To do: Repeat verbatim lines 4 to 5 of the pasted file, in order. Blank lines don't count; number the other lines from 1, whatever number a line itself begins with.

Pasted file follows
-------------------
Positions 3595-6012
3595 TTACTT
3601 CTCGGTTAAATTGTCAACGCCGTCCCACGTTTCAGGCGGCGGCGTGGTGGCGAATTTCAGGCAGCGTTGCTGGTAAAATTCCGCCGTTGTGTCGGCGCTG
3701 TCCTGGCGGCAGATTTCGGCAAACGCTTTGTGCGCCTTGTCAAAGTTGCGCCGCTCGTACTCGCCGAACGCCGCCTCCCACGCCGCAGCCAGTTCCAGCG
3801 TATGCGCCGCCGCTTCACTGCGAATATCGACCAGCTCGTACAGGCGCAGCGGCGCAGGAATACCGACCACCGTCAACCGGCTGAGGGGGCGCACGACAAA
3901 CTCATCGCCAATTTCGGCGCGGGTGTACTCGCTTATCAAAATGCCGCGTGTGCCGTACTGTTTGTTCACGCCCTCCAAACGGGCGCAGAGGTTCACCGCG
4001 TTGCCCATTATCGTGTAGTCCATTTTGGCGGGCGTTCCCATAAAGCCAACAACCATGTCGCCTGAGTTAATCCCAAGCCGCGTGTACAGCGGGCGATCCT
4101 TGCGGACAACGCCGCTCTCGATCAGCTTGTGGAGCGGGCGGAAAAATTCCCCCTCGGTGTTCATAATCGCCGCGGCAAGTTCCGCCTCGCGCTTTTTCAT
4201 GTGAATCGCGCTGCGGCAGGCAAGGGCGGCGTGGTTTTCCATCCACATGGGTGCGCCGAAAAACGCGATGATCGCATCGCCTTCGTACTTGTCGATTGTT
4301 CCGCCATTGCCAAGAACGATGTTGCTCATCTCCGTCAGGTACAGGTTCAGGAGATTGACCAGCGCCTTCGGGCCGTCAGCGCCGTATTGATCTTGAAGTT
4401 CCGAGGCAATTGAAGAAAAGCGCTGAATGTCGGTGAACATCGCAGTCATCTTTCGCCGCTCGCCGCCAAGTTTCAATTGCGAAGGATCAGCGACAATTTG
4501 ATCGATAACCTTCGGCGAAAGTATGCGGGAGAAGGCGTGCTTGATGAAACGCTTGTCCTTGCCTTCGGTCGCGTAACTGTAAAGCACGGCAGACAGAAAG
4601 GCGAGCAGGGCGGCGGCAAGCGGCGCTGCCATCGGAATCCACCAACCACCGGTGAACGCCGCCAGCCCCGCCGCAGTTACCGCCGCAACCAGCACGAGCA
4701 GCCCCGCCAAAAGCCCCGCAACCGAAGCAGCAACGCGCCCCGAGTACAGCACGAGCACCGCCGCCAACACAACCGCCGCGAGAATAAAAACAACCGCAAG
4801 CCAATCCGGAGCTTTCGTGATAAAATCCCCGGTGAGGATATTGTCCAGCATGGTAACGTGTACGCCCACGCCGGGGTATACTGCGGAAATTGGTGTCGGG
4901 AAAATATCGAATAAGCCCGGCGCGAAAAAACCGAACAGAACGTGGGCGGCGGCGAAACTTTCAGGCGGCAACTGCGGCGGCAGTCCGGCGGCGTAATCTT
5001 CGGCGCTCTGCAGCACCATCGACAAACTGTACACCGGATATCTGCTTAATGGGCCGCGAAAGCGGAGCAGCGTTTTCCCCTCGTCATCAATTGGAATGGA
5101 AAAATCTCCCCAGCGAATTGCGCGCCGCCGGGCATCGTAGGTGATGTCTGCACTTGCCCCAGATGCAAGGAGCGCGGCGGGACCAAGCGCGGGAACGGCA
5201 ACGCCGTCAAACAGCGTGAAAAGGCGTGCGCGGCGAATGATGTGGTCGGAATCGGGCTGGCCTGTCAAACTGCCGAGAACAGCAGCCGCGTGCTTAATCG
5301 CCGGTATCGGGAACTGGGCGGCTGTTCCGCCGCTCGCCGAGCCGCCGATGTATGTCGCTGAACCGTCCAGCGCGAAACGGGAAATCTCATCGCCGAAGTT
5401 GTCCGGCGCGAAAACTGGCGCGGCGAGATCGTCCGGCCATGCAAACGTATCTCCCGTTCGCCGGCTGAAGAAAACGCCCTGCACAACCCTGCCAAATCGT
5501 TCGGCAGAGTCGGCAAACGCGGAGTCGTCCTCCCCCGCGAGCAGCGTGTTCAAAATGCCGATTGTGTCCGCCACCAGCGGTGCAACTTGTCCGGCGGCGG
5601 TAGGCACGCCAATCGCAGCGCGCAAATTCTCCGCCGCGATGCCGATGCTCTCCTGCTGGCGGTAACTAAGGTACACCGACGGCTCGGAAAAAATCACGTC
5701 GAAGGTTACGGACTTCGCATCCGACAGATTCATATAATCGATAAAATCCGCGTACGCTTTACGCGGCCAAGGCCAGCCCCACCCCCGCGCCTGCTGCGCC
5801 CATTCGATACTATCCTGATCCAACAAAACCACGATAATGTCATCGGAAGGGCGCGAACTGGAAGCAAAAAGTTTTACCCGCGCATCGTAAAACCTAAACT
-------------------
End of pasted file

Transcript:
3701 TCCTGGCGGCAGATTTCGGCAAACGCTTTGTGCGCCTTGTCAAAGTTGCGCCGCTCGTACTCGCCGAACGCCGCCTCCCACGCCGCAGCCAGTTCCAGCG
3801 TATGCGCCGCCGCTTCACTGCGAATATCGACCAGCTCGTACAGGCGCAGCGGCGCAGGAATACCGACCACCGTCAACCGGCTGAGGGGGCGCACGACAAA